Exclusive scopes that ban access to variables in scope


Swift programmers can currently use closures to embed a snippet of swift code with local variables whose scope does not allow access from the closure's parent scope. Of course, this allows programmers to conveniently reuse variable names in closures, as it limits the scope of local variables to only the portion of code in which they are needed.

Consider a feature which works in a somewhat opposite way; instead of limiting the outer scope from accessing the inner scope, we limit the inner scope by explicitly declaring which names are forbidden in the inner scope.

Potential Benefits

  • Limiting scope can protect the programmer from referencing names which are not relevant to subsequent lines of code. This provides a sort of "assertion" that future modifications to the code will not depend on the state of explicitly listed outside variables.
  • Incentivizes grouping related single-use-case code into sections of more specific behavior
  • Provides an alternative to simply using a function declared outside of the existing scope (e.g. you can get the proposed behavior by writing a function and passing all relevant parameters, but this would mean pulling out code that may be specific to the scope of the function in a way that confuses collaborators who see the newly extracted code as a potentially reusable snippet of behavior).

Potential syntax

func loadViews() {
    let newView1 = { <self.view> // potential syntax for indicating that self.view should not be accessible in this embedded closure
        // ... code which is not allowed to access self.view

    let newView2 = { <self.view> // potential syntax for indicating that self.view should not be accessible in this embedded closure
        // ... code which is not allowed to access self.view


Relevant Inspiration

In my implementation of an algorithm which should not be split into multiple functions, I found myself at risk of accidentally using local variables with similar names that are relevant to most of, but not all of the body of the function. A medium-sized clutter of variable names put me at risk of catastrophically using a variable, and I wished that there had been some sort of assertion to ensure that I or another programmer would never make that mistake.

Consequences of the change

This change does not have to affect compiler performance with low-level checks on access legality; it could simply serve as a safety check at the semantic analysis stage. I haven't fully developed this idea or alternative ways to syntactically support this feature, so any input is appreciated.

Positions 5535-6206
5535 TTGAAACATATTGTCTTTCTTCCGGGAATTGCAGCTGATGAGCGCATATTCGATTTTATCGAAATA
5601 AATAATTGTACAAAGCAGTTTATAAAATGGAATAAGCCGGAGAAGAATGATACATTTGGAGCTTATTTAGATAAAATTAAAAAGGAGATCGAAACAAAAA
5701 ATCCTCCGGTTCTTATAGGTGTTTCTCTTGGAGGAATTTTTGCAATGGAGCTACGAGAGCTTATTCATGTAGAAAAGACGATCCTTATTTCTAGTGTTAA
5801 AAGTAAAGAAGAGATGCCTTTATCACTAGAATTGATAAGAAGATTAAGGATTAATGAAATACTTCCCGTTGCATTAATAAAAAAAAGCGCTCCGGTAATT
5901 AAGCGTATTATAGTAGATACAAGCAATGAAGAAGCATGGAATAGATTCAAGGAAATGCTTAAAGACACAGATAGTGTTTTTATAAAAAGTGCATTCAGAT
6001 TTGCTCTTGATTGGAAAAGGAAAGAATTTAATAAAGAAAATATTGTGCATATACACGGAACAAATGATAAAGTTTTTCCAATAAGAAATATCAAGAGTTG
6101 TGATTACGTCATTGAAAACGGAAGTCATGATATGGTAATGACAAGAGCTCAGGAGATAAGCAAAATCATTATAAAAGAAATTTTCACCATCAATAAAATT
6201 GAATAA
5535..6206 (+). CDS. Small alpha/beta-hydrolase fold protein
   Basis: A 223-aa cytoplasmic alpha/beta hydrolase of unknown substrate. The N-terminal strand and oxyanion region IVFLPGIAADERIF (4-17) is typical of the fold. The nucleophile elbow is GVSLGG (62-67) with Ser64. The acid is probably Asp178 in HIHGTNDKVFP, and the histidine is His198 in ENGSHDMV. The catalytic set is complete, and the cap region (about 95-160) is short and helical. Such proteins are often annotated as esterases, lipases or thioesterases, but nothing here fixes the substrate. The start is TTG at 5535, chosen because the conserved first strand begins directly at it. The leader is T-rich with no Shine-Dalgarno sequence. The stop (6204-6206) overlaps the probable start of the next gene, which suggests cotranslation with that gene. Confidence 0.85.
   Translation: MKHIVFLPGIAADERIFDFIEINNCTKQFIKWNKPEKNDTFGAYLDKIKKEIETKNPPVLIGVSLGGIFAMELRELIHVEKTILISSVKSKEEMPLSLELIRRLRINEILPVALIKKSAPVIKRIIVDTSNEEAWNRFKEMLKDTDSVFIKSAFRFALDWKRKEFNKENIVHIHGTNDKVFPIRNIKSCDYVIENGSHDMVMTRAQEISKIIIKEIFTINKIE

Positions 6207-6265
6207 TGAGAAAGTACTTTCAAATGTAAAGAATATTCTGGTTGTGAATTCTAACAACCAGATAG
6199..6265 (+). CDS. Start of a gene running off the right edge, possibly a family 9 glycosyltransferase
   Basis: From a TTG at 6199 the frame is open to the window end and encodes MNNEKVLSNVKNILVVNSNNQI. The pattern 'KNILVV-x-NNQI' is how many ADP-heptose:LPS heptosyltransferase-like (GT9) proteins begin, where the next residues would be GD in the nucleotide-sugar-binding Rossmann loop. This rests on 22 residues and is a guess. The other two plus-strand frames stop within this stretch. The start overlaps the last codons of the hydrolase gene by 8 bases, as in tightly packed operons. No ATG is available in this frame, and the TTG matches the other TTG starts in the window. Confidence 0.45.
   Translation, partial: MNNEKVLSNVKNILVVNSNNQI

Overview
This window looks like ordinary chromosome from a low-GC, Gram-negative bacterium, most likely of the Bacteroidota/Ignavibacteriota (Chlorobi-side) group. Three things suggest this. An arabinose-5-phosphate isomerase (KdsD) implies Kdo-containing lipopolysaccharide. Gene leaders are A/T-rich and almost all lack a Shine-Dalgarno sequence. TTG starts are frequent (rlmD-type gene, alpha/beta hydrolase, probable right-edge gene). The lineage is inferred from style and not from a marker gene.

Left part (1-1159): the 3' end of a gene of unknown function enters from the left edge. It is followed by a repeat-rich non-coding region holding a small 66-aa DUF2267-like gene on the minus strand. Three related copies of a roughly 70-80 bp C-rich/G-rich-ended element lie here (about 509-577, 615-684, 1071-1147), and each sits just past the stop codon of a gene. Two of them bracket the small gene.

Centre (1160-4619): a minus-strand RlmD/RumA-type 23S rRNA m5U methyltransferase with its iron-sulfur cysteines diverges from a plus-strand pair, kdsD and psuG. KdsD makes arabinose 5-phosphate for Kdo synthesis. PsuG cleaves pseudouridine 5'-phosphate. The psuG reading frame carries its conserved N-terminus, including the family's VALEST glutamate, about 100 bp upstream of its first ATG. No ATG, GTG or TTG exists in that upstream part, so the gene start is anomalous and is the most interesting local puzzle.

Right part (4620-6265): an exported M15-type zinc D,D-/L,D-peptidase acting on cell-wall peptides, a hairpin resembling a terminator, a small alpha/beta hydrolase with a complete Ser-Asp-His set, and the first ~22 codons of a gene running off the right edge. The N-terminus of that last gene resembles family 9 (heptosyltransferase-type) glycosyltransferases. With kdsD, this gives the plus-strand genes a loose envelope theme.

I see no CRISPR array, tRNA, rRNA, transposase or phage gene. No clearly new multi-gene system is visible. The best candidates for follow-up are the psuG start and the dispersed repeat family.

Isn’t the requirement for explicit capture of self what protects you against this?

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I guess it won't take long for someone to brush away the whole idea, so I'll better hurry :smiley:

Angle brackets imho are not a good choice — I'd stick with what we have for capture lists, and try to extend that syntax, e.g.

let newView1 = { [^self.view] … // Don't use self.view
let newView1 = { [@strict] … // Don't allow any implicit capturing

Probably, there are better options for sigils or names, but I guess it's unavoidable that it's at least as cryptic as the current capture lists...


FYI, it’s pretty-much impossible to enforce this. Anybody could create an extension returning an object which captures the one you tried to prohibit. How is the compiler supposed to know which things capture what?

C# 9 will have a feature similar to this: static lambdas. Rather than attempting to specify a list of disallowed captures it just lets you specify that the lambda can //only// reference static fields/properties/methods. That is, it can't capture any locals (including this). I think this would be a simpler feature to understand and use. You can, of course, pass in any values you want to access within the closure as arguments.


Could we go the other way. For any function that is not in the scope of another function, all the local names need to be unique relative to the current scope. Two sibling nested functions can reuse names, because they'll never be active at the same time. But otherwise, a nested function can't reuse the names from its enclosing function (which can't reuse the names from its nesting function, etc.)..

Technically, you can achieve this in Swift using @convention(c), although it’s not really intended as a type system constraint per se.

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